At the top of this post, you can watch 1941's Superman, a short nominated for an Academy Award and (according to 1,000 animation professionals) the 33rd greatest cartoon of all time. When you've done that, how about eight more of the Man of Steel's most aesthetically distinctive, pristinely restored animated adventures? Warner Brothers has just posted them, free for the watching, to their YouTube channel. They originally came out of Fleischer Studios, which animation buffs will know meant a true mark of quality back then. "Then," in this case, means the early 1940s, and these Fleischer-produced Superman shorts brazenly bear the stylistic mark of that era. But if their rich, clean-lined look bursting with Technicolor strikes our eyes today as vintage, it also has a certain retro timelessness — if that doesn't sound like too much of a contradiction in terms. No wonder they call this the Golden Age of Animation.
Just below, you'll find Fleischer's second Superman short, Mechanical Monsters, in which our hero battles exactly those. After it came Billion Dollar Limited, The Arctic Giant, The Bulleteers, The Magnetic Telecope, Electric Earthquake, Volcano, and Terror On The Midway and more— all within a span of under two years.
After 1942, Paramount handed the Superman contract to Famous Studios, which rose out of Fleischer's dissolution. Eight additional shorts emerged, none now held in regard nearly as high as any of the Fleischer productions.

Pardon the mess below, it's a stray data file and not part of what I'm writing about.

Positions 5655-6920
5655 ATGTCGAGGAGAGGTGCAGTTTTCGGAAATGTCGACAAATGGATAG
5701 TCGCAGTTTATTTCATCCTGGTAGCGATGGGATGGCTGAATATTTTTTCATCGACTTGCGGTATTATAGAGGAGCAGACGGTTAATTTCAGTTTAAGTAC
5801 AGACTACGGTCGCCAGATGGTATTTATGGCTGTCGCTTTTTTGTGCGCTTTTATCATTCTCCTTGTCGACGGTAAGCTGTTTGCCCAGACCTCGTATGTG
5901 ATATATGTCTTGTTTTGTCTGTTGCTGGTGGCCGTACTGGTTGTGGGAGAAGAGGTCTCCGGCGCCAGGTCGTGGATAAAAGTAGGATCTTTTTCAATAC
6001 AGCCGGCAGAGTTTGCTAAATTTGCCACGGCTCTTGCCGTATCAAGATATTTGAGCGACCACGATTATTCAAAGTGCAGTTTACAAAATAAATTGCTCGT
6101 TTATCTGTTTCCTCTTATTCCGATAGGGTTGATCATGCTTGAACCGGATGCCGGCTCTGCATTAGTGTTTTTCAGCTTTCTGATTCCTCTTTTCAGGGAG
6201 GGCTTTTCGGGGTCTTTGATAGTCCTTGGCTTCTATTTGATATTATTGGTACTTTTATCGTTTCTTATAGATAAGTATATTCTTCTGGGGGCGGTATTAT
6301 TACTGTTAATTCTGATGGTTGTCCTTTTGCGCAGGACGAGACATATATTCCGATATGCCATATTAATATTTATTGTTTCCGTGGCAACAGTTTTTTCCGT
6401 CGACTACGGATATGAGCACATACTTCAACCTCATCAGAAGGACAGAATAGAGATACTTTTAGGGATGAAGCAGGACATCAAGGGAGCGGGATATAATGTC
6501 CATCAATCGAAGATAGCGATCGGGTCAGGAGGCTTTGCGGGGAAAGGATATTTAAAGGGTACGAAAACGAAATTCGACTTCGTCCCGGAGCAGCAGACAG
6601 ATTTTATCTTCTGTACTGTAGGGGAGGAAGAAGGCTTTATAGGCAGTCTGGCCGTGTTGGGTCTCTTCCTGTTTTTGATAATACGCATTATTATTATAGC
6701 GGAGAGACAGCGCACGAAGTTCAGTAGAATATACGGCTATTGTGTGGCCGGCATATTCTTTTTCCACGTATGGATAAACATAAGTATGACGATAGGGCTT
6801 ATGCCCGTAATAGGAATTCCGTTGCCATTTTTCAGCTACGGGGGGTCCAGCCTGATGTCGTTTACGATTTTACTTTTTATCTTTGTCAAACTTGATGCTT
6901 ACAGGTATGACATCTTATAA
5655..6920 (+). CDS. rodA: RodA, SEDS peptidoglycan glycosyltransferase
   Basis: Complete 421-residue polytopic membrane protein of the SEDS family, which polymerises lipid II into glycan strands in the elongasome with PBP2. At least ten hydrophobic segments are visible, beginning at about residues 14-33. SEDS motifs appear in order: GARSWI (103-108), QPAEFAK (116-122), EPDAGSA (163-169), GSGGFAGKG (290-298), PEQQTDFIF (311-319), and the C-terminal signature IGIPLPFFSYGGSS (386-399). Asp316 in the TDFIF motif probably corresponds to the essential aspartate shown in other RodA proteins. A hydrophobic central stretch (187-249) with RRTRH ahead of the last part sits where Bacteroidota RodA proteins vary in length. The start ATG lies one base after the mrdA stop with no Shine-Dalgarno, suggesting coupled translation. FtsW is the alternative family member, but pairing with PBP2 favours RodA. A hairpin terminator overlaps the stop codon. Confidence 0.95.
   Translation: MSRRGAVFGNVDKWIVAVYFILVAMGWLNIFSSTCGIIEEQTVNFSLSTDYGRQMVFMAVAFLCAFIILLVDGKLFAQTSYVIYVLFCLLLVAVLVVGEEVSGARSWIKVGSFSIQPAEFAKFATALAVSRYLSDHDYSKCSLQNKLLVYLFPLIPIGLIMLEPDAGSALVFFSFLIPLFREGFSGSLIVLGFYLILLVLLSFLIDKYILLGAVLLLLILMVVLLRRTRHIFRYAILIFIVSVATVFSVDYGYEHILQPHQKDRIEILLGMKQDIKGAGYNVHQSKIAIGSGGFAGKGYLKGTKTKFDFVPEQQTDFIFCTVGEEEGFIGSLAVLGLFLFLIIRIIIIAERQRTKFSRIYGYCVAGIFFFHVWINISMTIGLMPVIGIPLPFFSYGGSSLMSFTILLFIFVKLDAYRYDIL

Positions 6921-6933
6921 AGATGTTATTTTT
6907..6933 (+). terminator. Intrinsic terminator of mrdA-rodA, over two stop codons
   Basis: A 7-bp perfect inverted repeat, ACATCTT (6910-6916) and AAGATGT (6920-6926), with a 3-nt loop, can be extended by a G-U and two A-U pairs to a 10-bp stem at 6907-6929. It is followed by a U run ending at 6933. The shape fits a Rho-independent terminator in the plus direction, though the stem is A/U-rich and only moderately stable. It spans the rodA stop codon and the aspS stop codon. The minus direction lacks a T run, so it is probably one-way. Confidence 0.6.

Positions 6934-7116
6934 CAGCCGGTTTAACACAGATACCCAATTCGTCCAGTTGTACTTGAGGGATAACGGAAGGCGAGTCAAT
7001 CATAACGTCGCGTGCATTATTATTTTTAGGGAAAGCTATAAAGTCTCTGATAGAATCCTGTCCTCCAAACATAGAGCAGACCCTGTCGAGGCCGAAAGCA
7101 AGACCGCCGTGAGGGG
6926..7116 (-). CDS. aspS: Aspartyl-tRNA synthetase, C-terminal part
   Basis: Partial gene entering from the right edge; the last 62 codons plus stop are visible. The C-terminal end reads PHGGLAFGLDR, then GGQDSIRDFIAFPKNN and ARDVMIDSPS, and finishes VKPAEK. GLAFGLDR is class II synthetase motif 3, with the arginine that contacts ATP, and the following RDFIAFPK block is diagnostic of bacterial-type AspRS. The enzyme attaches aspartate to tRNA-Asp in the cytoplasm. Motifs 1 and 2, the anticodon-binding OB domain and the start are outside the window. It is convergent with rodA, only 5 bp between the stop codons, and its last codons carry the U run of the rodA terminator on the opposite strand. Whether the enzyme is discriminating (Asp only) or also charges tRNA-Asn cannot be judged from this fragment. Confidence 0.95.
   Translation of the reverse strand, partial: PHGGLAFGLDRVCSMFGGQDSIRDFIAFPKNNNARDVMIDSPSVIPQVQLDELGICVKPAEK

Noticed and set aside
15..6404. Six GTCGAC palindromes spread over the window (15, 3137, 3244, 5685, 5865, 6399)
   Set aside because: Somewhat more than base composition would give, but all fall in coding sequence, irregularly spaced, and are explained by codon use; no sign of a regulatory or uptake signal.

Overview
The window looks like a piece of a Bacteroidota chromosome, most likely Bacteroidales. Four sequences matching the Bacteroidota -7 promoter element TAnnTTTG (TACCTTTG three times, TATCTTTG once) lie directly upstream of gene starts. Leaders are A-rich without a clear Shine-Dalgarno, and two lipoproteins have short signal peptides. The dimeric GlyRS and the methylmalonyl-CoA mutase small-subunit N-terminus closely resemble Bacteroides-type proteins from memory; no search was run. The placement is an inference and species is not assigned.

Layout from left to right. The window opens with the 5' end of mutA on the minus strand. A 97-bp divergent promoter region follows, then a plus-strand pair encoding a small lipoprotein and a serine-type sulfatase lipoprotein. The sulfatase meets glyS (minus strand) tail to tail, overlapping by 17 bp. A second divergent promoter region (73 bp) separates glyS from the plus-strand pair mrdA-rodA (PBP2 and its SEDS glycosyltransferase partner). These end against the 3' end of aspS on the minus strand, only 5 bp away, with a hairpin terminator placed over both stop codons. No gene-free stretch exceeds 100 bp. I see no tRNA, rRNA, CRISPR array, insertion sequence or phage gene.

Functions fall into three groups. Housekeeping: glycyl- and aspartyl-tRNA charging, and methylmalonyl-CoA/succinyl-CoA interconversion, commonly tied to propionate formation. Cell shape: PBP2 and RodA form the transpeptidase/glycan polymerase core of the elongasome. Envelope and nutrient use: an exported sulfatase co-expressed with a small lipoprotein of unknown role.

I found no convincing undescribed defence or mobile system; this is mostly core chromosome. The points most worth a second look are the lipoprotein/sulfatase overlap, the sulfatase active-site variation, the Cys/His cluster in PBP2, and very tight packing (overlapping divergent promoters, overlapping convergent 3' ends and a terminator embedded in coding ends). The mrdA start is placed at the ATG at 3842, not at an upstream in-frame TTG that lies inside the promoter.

Where Fleischer possessed a surfeit of imagination, Famous seemed to suffer a deficit. (Their Second World War-themed Superman debut was titled Japoteurs.) But those first eight have enjoyed a long lifespan, particularly as high-profile influences. The Superman animated television series of the 1990s owes them a debt, as does even that same decade's Batman series. Fans of Japanese animation will recognize the larcenous robots of Mechanical Monsters in Hayao Miyazaki's series Lupin III and feature Castle in the Sky, and even the thoroughly irreverent Fox cartoon The Tick paid them homage. So, Hollywood types straining to dream up the next Superman franchise reboot: spend time with these still-entertaining, still-impressive pieces of animation, Hollywood cartoons like nothing Hollywood has put out since.
Would you like to support the mission of Open Culture? Please consider making a donation to our site. It's hard to rely 100% on ads, and your contributions will help us continue providing the best free cultural and educational materials to learners everywhere.
via Cartoon Brew